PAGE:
Down Low, Up High

I needed some time for quiet contemplation mid-morning, so I was thankful my guy was working for a few hours.

Sunday morning

I knew exactly where to go to sort out my thoughts.

orange peel on logging road

Along the way, I made discoveries like this–orange peel fungi (Aleuria aurantia), which prefers disturbed areas. Hmmm . . . and disturbed brains?

oak leaf iced in

I found a Northern red oak leaf frozen in ice. But it won’t remain that way forever. Eventually, the ice will melt and the leaf will gradually break down, adding nutrients to the soil. It takes time. I need to remember that.

flowering witch hazel

The witch hazels are in full bloom and they made me smile. Life is good after all.

moose track 1

Another reason to smile–moose tracks. Not the ice cream, but the real thing. Though the ice cream is mighty delicious. Our sons tease me because I mine a gallon for the big chunks of chocolate.

home sweet home

Home sweet home at last. My brain was cleared and I knew the path to take.

Prehike view

After lunch, my guy and I also chose a path. Our destination–the one and only Pleasant Mountain. We planned to leave one truck at the bottom of the Ledges Trail and the other at the Bald Peak trail head. Lots of other people also took advantage of the crisp air–a day meant for hiking.

new BP trailhead

The sign has been moved to the back of the new parking lot

new trailhead

where steps lead the way to the new trailhead. Thanks to Loon Echo Land Trust for all the work they and their volunteers and the AMC did to recreate this trail. My guy hadn’t been on it this year and he joined me in singing its praises.

Bald Peak trail stream

Below Needle’s Eye, water cascades over the rocks.

follow the yellow leaved bedrock

Sometimes we followed the yellow brick road, I mean, yellow leafed bedrock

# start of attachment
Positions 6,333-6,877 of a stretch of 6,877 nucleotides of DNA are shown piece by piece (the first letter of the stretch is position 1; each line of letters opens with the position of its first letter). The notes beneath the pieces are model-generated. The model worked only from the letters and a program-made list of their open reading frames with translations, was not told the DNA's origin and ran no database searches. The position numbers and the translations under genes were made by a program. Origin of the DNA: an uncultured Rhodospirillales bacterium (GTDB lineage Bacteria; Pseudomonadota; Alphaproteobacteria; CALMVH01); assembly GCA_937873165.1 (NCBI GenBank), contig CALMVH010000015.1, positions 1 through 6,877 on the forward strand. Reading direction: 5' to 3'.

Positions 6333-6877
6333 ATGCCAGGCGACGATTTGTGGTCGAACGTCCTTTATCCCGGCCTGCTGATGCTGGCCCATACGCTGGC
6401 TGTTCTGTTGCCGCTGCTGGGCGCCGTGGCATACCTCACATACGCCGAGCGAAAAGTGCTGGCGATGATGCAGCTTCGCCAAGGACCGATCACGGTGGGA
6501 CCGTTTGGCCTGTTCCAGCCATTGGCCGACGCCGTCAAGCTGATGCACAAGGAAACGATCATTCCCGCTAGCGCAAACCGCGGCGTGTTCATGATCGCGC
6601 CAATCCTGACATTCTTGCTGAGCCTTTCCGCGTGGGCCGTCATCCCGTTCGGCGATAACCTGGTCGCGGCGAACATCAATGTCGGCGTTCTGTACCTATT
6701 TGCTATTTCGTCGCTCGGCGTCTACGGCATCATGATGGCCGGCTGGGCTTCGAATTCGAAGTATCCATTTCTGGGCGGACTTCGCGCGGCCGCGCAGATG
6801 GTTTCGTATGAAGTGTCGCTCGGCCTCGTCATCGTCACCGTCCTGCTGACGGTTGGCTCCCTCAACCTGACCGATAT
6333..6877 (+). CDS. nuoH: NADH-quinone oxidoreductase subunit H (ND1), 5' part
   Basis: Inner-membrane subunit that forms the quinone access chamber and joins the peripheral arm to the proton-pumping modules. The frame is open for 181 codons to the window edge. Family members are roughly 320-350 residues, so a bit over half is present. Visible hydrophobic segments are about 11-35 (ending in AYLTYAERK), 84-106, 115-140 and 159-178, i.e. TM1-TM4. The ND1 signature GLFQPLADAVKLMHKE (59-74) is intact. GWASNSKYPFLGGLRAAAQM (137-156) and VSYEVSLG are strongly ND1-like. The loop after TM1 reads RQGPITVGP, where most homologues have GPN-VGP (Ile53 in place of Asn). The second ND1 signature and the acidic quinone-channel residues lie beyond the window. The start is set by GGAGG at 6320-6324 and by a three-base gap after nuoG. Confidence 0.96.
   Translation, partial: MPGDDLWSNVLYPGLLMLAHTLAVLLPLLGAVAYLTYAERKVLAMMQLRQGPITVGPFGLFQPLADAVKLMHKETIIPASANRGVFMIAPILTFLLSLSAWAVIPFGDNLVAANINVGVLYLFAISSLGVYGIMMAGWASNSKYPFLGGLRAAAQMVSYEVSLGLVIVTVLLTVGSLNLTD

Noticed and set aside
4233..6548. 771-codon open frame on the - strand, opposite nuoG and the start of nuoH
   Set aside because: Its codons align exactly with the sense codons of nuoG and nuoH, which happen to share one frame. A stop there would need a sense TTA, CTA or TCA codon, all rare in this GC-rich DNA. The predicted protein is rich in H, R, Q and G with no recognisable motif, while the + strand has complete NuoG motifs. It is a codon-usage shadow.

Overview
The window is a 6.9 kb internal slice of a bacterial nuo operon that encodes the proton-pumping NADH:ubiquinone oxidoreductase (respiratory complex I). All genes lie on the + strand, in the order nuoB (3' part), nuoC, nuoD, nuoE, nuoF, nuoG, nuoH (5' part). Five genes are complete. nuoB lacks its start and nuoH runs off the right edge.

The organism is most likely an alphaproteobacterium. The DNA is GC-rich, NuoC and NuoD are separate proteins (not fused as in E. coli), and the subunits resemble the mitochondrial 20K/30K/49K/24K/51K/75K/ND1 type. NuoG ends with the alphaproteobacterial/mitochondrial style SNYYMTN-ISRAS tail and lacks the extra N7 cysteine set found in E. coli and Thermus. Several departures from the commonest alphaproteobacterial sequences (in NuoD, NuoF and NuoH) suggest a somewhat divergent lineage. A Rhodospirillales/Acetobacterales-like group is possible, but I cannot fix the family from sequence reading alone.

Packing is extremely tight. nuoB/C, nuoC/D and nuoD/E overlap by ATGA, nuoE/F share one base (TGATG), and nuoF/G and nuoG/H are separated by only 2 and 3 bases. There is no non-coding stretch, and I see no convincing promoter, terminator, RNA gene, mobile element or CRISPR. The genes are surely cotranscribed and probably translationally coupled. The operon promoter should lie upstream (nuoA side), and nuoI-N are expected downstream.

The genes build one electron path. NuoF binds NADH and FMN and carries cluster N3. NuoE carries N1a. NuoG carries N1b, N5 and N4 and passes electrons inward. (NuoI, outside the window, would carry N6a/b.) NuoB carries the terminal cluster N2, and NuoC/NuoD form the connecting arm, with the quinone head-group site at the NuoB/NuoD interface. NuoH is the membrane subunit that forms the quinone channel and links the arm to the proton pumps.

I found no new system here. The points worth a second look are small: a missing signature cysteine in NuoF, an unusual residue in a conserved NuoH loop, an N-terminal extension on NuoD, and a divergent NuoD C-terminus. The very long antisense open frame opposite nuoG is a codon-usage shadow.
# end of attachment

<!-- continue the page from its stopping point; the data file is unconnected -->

thrift shop

and found a thrift shop along the way. I only hope the owners of these jackets didn’t regret that they’d left them on the lower portion of the trail. The climb up is sweat inducing, but the wind at the summit–brrr.

causeway 2

I love this peek back at the causeway by Sabattus Island, where I had taken the photo of the mountain about an hour previously.

North Ridge summit view

At the North Ridge intersection, mountain views opened.

ridge 2

The fall foliage is beginning to wan, but ever so slightly and the blueberry plants provide a colorful contrast.

Moose Pond from ridge

One moment Moose Pond was clearly visible

waves of flurries

and the next it was clouded by waves of flurries. Snow flurries 🙂

The People's Marathon

Step for step, I followed my guy who sported his Marine Corps Marathon jacket. It’s been a while since he’s run a marathon, but only a year since he last ran a half marathon. He’s in training again–the Moose Pond Half Marathon is in two weeks. He ran the course yesterday–13.1 miles around the pond. I’m mighty proud of this guy–he’s raising money for the marathon’s cause–the adaptive ski program at Shawnee Peak. If you are so inclined and want to support him, please stop by his store. This is only one of the numerous things he quietly does for others.

fire tower 2

At last we reached the fire tower at the summit.

windy summit 1

It was a wee bit windy as the flag indicates.

summit, us

That didn’t stop us from pausing

summit view 4

summit view 2

summit view, Kezar Pond:snow

to take in the view. Yes, that is snow falling from those clouds. But only flurries.

ledges view 3

On our way down the Ledges Trail, Moose Pond again came into sight.

I was thankful for yet another opportunity to enjoy a mountain high with my guy–and overcome the low points of the day.

This may be a Sunday Mondate. Not sure what tomorrow will bring us. That’s the thing about life and nature–we never completely know everything. I like that. Lows and highs–it keeps us wondering and wandering.

This post is dedicated to my guy who will run in the Moose Pond Half Marathon on November 7 and to Major Kimberly Olmsted Jennings, USAF, who will run in the Marine Corps Marathon, The People’s Marathon, next Sunday. So proud of both of you.

4 thoughts on “Down Low, Up High

  1. Absolutely thoughtful and ‘wonderful’. Wandering in nature with your guy is good for the soul….

    Faith sent from my Ipad


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  2. Boy did I enjoy coming along on your hike up Pleasant Mountain. So not only you had a most beautiful hike, but people like me too, who sit by the computer and just take in the beautiful pictures, closeups and scenic, just great. We had friends here from Sat. to Sunday and when they left Sunday morning to return to N.J., they chose to go over the Kakamagus Highway. They said that the foliage at the lower elevation was still beautiful, but when they reached the highest elevation, the leaves were gone and there was snow on the ground. They said there was beauty to that too. Thank you again for sharing your wonderful outing. Ursula >

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